A Hungarian fascist group has been forced to move a rally in London after the location was surrounded by protesters. Police helped Jobbik supporters move to Hyde Park after fears of violence.

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It's been described as the most powerful openly fascist group in Europe and now it has a foothold in Britain. But supporters of Hungarian political party Jobbik were forced to move to another location after they tried to hold a rally in London's Holborn, and a signficant number of anti-fascists turned up to protest.

The Jobbik supporters were boxed into the tube station by police officers who tried to separate them from protesters waving signs say "No Nazis, no Golden Dawn, no Jobbik, no BNP", references to Europe's main far-right parties. After the rally hit the protest, Jobbik supporters left to regroup in Hyde Park.

The Met police said: "we are helping a group assemble for a lawful protest at an alternative location in order to prevent a breach of the peace."

Jobbik have done well in Hungary on an explicitly anti-Jewish and anti-Roma ticket - becoming the third biggest political party in Hungary.

Gábor Vona, the leader of the party, has come to London to speak to Hungarian voters living in Britain, ahead of a Hungarian national elections in April 2014. He gave his speech in Hyde Park an hour and a half after the slated original time.

A Channel 4 News report into a Jobbik rally in Budapest last year found a paramilitary-style militia, organised with helmets, gas masks and vitriolic language against Jewish and Roma minorities.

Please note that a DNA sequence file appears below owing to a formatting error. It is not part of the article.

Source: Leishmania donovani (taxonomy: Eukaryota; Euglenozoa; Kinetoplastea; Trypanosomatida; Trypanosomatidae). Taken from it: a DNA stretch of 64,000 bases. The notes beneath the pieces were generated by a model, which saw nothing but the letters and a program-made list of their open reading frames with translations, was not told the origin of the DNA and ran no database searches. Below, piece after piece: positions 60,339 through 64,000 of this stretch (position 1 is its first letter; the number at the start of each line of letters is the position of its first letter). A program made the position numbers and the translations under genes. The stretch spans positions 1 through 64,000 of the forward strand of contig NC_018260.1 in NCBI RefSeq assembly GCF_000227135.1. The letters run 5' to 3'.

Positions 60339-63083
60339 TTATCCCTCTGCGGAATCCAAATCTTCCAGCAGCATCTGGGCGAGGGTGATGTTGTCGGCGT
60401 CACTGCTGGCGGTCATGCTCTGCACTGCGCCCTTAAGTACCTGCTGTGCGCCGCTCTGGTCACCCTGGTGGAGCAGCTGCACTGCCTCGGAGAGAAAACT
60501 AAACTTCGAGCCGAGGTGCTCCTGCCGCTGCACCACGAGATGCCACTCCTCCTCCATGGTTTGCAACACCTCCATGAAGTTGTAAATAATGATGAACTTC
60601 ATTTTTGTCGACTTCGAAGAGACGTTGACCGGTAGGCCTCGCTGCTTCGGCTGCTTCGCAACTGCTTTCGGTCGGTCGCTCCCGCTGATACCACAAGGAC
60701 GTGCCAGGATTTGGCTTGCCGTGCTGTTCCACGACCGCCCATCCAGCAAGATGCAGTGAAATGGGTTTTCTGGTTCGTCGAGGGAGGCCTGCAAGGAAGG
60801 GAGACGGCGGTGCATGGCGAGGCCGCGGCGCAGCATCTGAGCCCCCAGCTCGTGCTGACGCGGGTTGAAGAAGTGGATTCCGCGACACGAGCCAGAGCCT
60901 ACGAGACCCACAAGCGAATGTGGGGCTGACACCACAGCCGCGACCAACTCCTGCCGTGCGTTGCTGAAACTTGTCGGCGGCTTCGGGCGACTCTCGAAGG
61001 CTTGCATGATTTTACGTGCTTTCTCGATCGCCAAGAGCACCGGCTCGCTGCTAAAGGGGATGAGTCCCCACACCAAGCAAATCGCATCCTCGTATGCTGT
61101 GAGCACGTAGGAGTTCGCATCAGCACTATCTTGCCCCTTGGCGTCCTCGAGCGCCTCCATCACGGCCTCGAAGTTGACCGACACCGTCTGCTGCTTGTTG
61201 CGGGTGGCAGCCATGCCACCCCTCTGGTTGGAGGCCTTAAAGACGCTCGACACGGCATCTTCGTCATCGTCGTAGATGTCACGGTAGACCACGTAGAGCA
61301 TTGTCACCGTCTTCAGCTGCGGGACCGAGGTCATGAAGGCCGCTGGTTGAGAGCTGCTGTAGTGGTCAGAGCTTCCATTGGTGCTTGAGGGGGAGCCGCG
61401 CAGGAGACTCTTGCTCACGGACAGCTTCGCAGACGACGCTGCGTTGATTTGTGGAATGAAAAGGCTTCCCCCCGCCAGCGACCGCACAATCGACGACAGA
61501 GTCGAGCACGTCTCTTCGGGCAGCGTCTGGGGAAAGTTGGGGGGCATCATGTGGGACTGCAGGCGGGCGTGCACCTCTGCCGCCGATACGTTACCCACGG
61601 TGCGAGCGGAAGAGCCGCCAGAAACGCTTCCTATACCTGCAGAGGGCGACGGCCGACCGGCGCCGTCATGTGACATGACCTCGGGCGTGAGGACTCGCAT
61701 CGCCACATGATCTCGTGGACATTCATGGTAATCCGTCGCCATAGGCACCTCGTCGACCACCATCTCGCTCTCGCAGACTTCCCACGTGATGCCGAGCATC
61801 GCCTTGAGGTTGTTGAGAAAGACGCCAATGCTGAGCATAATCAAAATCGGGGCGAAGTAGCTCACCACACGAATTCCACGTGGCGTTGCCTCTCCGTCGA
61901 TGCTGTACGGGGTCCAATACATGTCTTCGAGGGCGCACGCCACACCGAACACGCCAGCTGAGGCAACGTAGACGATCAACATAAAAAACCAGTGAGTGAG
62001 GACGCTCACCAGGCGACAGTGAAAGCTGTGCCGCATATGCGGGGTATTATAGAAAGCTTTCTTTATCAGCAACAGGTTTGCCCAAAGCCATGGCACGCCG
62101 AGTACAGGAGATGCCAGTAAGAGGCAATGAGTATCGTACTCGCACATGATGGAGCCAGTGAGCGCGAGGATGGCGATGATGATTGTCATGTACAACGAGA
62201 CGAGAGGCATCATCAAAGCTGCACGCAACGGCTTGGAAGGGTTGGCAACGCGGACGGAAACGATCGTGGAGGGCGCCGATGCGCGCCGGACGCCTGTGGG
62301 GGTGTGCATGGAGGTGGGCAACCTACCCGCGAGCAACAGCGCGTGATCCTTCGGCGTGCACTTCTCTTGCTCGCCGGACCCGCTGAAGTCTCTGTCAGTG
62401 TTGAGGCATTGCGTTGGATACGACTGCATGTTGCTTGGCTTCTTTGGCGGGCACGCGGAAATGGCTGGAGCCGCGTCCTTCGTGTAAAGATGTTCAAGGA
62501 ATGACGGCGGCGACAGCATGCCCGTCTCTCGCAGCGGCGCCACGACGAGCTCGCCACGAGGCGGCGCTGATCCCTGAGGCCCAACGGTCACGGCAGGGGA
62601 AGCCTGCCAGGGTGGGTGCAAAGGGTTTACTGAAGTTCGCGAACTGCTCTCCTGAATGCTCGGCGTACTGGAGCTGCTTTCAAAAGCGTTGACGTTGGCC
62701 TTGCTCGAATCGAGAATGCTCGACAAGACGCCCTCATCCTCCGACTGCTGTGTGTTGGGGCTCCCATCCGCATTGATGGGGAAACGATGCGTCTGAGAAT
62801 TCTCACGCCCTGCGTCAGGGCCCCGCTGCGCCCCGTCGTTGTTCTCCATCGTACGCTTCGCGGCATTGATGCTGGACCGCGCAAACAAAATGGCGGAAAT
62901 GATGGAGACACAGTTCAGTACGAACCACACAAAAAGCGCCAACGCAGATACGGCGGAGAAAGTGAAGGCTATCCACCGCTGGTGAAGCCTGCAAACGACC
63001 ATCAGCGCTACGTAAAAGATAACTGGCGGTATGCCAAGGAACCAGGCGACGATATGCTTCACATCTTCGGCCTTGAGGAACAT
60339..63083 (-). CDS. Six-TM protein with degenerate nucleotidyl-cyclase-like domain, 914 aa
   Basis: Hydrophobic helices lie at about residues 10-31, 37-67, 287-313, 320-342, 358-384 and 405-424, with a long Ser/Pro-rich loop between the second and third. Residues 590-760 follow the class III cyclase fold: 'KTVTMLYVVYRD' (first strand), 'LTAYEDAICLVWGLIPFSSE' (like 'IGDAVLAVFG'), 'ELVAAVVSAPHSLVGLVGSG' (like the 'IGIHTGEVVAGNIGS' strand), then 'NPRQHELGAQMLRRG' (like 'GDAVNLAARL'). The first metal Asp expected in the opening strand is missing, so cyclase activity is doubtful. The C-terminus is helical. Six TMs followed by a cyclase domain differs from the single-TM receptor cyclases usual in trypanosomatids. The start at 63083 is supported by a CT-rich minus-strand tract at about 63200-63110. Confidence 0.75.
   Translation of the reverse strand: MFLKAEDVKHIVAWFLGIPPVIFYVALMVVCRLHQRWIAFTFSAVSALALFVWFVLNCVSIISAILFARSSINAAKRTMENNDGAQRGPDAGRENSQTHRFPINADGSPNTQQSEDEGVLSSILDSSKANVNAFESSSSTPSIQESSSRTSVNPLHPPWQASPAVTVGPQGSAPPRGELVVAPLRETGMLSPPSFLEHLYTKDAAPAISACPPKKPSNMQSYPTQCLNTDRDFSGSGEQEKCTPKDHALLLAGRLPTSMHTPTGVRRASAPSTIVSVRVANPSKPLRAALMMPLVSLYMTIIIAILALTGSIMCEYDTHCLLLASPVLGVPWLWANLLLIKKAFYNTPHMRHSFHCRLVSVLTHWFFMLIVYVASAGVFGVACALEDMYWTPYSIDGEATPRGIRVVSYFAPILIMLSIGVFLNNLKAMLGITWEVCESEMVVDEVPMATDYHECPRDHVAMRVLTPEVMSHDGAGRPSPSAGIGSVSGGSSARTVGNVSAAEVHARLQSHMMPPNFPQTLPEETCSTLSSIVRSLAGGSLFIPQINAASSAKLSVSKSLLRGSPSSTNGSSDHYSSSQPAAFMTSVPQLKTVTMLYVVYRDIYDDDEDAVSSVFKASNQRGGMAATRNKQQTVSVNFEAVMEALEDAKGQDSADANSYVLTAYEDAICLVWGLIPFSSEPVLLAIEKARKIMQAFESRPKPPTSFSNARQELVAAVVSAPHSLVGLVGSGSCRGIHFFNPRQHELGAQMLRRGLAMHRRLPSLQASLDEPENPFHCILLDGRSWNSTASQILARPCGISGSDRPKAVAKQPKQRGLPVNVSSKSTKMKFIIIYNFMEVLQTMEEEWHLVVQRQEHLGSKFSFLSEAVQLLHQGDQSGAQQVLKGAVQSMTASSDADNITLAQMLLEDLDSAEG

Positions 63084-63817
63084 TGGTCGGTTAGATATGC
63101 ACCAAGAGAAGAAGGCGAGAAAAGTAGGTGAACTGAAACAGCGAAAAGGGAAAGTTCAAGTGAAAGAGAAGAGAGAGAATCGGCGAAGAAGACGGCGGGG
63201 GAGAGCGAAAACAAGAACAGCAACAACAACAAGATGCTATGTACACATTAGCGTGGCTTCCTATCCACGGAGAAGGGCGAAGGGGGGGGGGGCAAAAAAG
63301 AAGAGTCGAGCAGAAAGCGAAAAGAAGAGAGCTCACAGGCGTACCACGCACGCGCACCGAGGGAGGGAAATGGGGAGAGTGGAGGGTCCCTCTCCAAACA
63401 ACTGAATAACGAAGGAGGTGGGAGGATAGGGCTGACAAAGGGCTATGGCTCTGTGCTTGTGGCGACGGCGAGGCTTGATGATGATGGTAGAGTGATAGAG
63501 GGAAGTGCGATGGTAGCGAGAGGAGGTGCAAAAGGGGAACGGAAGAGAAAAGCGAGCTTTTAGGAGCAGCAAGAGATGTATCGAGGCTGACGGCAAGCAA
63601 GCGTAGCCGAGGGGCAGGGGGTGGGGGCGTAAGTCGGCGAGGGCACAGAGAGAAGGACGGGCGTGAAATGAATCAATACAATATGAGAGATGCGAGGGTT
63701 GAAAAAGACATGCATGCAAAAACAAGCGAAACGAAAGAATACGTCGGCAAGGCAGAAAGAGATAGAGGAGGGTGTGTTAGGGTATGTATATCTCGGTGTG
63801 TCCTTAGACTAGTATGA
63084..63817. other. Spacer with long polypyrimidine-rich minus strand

Watch: On the streets with Hungary's far-right

The Jobbik rally, planned for Holborn tube station at 1.30pm, comes one day ahead of National Holocaust Remembrance Day - timing seen as provocative by anti-racist groups.

'No place in modern society'

The counter protest against Jobbik was led by the group Unite Against Fascism (UAF).

"Jobbik's fascist hatred has no place in a modern society here, or in the rest of Europe," UAF official, Sabby Dhalu, said.

"Wherever fascists have a presence, racist, anti-semitic and Islamophobic attacks increase. We call on all democrats to reject Jobbik this Sunday."

One London Assembly member says that Mr Vona should have been banned from holding the event - Andrew Dismore wrote to Home Secretary Theresa May demanding that the event be cancelled.

Mr Dismore called Jobbik "the most powerful outwardly fascist political party in Europe".

'Forum for Hungarians'

Mr Vona has denied claims he is meeting members of Greece's Golden Dawn party and the BNP today. His spokeswoman said that the rally is a matter for Hungarians only.

She said: "This is a forum for Hungarian citizens. This is not to do with anyone else.

"There are lots of Hungarians living in London and the election is coming up in Hungary."

Counter-protest

Channel 4 News spoke to two people at the counter protest at Holborn station to ask why they were protesting against Jobbik.

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"They are unfortunately successful in Hungary. It's not really racism, but it is scapegoating - they say the problems that are caused by the system are the fault of the Jews, or the gypsies. When the economy is bad, this policy of scapegoating is successful."

- Hungarian man, lived in London for 5 years.

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"This is the same as what we saw in the '30s, we can't let that happen now, anywhere in Europe. I'm from London, I'm Jewish. We can't let it happen again."

- London woman.

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